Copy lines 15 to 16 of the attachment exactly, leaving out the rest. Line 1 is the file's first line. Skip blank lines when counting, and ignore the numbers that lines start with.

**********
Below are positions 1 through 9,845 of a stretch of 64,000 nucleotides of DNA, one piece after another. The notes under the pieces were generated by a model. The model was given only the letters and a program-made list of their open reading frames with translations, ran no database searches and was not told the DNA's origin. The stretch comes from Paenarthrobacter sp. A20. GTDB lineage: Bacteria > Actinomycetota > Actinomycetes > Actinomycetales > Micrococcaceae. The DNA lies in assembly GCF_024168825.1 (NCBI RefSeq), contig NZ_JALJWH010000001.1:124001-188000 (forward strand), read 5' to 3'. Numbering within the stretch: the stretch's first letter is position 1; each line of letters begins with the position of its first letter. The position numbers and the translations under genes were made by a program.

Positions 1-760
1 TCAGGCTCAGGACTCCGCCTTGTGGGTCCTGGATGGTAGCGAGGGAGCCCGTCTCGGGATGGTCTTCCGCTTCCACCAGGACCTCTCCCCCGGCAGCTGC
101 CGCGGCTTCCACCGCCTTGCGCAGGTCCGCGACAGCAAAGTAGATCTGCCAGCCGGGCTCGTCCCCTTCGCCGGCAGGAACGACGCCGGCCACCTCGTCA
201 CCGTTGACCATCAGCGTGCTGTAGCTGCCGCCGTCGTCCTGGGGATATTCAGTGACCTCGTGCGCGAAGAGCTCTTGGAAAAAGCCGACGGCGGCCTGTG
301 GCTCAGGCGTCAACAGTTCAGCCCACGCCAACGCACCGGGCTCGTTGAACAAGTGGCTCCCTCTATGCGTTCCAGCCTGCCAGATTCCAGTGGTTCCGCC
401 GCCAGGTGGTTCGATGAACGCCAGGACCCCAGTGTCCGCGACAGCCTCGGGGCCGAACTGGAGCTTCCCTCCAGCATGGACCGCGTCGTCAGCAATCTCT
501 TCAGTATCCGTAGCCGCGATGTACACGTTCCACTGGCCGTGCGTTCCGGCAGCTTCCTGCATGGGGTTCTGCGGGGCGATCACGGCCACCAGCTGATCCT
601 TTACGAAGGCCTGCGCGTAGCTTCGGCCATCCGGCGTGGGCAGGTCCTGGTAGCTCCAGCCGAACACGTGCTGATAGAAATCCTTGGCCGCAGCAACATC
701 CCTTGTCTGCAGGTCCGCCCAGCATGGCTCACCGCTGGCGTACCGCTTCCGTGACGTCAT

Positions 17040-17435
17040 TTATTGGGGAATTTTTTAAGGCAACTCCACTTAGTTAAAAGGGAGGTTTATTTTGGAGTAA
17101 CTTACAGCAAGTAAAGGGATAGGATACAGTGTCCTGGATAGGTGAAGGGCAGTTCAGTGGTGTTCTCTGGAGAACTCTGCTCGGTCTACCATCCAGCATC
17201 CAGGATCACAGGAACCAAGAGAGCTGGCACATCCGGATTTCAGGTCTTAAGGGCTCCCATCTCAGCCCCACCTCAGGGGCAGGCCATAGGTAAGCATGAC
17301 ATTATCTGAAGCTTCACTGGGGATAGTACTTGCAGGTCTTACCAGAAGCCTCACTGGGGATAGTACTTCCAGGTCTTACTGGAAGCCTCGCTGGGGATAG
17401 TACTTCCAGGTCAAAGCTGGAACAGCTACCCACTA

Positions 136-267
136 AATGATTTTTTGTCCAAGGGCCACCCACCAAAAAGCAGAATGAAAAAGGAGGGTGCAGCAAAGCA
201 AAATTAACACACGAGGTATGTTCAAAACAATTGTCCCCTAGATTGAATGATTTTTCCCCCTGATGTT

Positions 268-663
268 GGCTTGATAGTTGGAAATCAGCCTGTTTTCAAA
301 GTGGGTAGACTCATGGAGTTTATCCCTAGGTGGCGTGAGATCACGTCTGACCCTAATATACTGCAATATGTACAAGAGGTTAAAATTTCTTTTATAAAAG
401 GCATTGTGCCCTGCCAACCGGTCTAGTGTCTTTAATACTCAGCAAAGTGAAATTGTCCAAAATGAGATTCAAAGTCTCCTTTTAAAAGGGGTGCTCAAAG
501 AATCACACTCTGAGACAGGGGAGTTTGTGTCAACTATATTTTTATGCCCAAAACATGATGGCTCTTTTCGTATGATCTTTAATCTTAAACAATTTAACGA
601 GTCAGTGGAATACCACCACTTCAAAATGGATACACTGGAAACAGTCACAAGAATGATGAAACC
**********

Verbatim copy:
17301 ATTATCTGAAGCTTCACTGGGGATAGTACTTGCAGGTCTTACCAGAAGCCTCACTGGGGATAGTACTTCCAGGTCTTACTGGAAGCCTCGCTGGGGATAG
17401 TACTTCCAGGTCAAAGCTGGAACAGCTACCCACTA